[E-Lang] Reliance & Static Security Checking

Chip Morningstar chip@groucho.communities.com
Thu, 4 Jan 2001 16:47:55 -0800 (PST)

MarkM says:
>"rely" doesn't imply "reliable"; far from it.  That's why we conjugate it to 
>"reliance" rather than "reliable".  "A relies on B" means "A's correctness 
>depends on B's correctness", or, equivalently, "A's correctness is at the 
>mercy of B's misbehavior".  Notably, it does *not* imply that A's programmer 
>believes B to be correct, just that A's programmer is willing to let A's 
>correctness be contingent on B's.  If "rely implies reliable" is too easy a 
>mistake to make, then we need to find yet another term.

If it were not too verbose, I'd suggest replacing "rely" with "vulnerableTo"
and "suspect" with "imperviousTo".  But it *is* too verbose :-)

One source of ambiguity here is between (Sense #1) reliance on an object's
abstract declared interface (its contract) and (Sense #2) reliance on its
implementation of that interface.

In the case of Sense #1, I am concerned with my own correctness: for an object
I am using, I want to be sure that the object's interface presents the
operations I'm intending to use and that I'm using them in a manner consistent
with the way they are described; for an object I am implementing, I want to be
sure that what I have coded matches what I'm telling other people about it.

In the case of Sense #2, I am concerned with the other guy's correctness: did
he actually do what he said he was going to do?

Both of these ideas can be captured in type declaration syntax, but programmers
historically have relied (there's that word again) on the compiler to handle
type declarations according to Sense #1 (in some cases, actually to generate
the implementation *from* the declaration). Thus the syntax only really had to
be able to express the programmer's own intentions. Responsibility for
certifying correct correspondence between the interface contract and the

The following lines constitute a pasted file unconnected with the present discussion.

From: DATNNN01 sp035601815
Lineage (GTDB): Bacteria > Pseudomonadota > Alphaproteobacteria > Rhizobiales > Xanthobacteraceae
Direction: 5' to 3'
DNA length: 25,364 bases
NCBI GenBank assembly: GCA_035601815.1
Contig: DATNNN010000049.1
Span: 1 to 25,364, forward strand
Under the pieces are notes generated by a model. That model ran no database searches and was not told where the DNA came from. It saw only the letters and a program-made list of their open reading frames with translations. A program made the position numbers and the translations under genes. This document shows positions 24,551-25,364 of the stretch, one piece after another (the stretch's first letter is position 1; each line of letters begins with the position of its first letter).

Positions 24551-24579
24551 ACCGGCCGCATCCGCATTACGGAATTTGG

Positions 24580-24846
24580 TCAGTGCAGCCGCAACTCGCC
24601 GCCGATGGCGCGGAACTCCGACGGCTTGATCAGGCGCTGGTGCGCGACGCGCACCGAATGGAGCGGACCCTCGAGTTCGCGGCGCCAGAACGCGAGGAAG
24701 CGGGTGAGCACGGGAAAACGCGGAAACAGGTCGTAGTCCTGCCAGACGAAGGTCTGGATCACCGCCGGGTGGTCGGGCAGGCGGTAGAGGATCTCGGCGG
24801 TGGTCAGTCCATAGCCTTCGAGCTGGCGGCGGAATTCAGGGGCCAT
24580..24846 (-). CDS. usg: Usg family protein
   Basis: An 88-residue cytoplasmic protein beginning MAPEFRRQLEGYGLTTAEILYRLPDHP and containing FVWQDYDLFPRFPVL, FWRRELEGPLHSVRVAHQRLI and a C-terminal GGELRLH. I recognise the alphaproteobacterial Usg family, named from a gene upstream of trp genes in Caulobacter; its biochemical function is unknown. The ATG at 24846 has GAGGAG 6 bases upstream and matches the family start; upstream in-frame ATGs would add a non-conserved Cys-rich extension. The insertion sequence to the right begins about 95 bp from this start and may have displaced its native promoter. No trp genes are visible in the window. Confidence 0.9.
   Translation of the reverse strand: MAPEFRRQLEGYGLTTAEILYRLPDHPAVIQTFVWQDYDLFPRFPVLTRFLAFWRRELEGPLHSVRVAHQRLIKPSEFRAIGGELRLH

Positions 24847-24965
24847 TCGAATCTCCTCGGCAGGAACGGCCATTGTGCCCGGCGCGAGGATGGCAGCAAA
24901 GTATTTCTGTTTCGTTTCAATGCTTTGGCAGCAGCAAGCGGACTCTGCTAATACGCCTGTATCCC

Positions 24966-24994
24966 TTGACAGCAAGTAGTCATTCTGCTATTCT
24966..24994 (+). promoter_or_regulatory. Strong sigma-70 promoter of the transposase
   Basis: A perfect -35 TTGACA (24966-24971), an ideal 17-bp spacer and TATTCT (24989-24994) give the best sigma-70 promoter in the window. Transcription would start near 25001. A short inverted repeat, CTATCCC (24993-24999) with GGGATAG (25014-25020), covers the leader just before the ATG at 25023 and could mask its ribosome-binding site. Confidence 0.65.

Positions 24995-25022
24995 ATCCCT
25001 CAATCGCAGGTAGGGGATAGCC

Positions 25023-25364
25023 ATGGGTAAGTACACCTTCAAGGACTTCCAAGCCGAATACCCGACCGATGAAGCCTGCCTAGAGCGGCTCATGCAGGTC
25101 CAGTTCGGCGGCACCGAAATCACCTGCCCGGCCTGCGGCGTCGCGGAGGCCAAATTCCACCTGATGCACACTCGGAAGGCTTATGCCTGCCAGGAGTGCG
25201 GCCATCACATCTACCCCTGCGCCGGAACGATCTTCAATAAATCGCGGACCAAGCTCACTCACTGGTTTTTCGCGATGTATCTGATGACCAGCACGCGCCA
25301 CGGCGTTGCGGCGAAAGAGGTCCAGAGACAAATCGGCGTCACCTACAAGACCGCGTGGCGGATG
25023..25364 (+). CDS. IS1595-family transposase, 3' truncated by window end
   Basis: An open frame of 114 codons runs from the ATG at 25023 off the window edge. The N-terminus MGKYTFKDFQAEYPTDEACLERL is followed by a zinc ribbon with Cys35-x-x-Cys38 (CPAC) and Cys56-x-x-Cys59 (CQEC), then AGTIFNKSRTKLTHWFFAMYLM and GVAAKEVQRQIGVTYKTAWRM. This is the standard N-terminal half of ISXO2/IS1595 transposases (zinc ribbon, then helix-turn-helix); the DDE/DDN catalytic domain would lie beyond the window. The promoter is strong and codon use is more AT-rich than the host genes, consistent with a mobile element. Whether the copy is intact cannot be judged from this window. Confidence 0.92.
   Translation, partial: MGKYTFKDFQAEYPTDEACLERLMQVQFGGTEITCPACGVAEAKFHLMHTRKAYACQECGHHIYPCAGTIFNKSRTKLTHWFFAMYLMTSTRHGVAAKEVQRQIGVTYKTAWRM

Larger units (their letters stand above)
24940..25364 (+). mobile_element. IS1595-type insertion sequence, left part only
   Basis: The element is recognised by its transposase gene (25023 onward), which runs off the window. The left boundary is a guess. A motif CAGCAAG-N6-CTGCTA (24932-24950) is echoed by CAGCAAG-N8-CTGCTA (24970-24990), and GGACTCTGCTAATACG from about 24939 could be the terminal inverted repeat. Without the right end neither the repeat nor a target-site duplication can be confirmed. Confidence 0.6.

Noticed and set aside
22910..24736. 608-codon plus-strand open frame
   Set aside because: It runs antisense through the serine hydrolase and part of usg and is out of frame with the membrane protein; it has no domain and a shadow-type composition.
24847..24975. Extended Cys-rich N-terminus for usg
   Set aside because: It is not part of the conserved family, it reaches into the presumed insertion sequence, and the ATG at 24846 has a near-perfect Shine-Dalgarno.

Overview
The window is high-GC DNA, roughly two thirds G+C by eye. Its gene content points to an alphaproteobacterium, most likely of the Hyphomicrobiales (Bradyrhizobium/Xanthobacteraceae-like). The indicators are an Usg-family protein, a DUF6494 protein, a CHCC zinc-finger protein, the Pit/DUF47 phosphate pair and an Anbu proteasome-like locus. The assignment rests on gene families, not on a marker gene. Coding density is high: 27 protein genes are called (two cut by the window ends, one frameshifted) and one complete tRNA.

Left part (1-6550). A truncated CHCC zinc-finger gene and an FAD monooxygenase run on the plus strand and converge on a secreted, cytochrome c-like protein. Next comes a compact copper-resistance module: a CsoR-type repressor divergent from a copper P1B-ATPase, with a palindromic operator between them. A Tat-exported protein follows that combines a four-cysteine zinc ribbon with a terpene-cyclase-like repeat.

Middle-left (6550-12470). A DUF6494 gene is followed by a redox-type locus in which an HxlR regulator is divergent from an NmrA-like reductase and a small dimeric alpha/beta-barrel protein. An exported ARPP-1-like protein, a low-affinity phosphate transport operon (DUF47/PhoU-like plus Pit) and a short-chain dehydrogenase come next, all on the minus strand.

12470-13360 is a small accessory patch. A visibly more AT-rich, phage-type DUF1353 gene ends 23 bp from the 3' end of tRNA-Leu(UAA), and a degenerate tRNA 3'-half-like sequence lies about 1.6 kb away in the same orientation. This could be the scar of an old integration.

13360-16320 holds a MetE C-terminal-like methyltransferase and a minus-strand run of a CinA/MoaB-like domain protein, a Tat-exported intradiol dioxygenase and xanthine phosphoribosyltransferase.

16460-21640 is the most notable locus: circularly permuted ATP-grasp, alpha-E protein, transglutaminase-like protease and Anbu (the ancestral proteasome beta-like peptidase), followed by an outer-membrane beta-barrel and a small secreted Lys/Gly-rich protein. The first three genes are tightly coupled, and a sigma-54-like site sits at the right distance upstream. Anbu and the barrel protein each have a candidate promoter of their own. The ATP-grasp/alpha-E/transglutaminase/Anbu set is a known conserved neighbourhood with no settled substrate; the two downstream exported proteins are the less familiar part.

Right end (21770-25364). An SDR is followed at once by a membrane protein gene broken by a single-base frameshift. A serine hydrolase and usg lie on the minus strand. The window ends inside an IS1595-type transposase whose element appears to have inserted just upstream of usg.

implementation belonged to the compiler. Even when interface declarations were
used to express pledges from one programmer to another about what a program was
supposed to do, this was in the context of the compiler being the neutral
arbiter: those declarations mean the same thing to the compiler regardless of
which programmer presents them to it.

Looking at our current set of issues from a compiler-centric perspective, what
we are doing is introducing the complication that I don't have any way to be
sure that the other guy's compiler will certify the correspondence between the
contract and his implementation according to the same rules that mine
would. His compiler may be his Personal Tool For Evil or it may just be from a
different vendor who interpreted the language spec slightly differently.

Now what we are trying to do is extend the type declaration syntax to allow us
to make this uncertainty explicit.  MarkM's "rely" means "assumed a priori that
the implementation matches the interface according to the rules I expect" and
"suspect" means "not so assumed". Capturing this uncertainty is a worthy goal;
the concern I have is that it tends to undermine its own objective. The idea,
as with most data type formalisms, is to make it easier to reason about types
by enabling us to be explicit about previously unstated assumptions. However, I
think dealing with this trust issue in this fashion actually makes reasoning
more difficult.  You are taking a notation that people are accustomed to using
to express what is known and now using it also to express what is unknown. It's
like going from reasoning about systems of equations to reasoning about systems
of inequalities: you may be in a world with the same basic formalisms as before
but suddenly everything got harder to think about.

Is it any wonder that we are tending to get a little confused at times?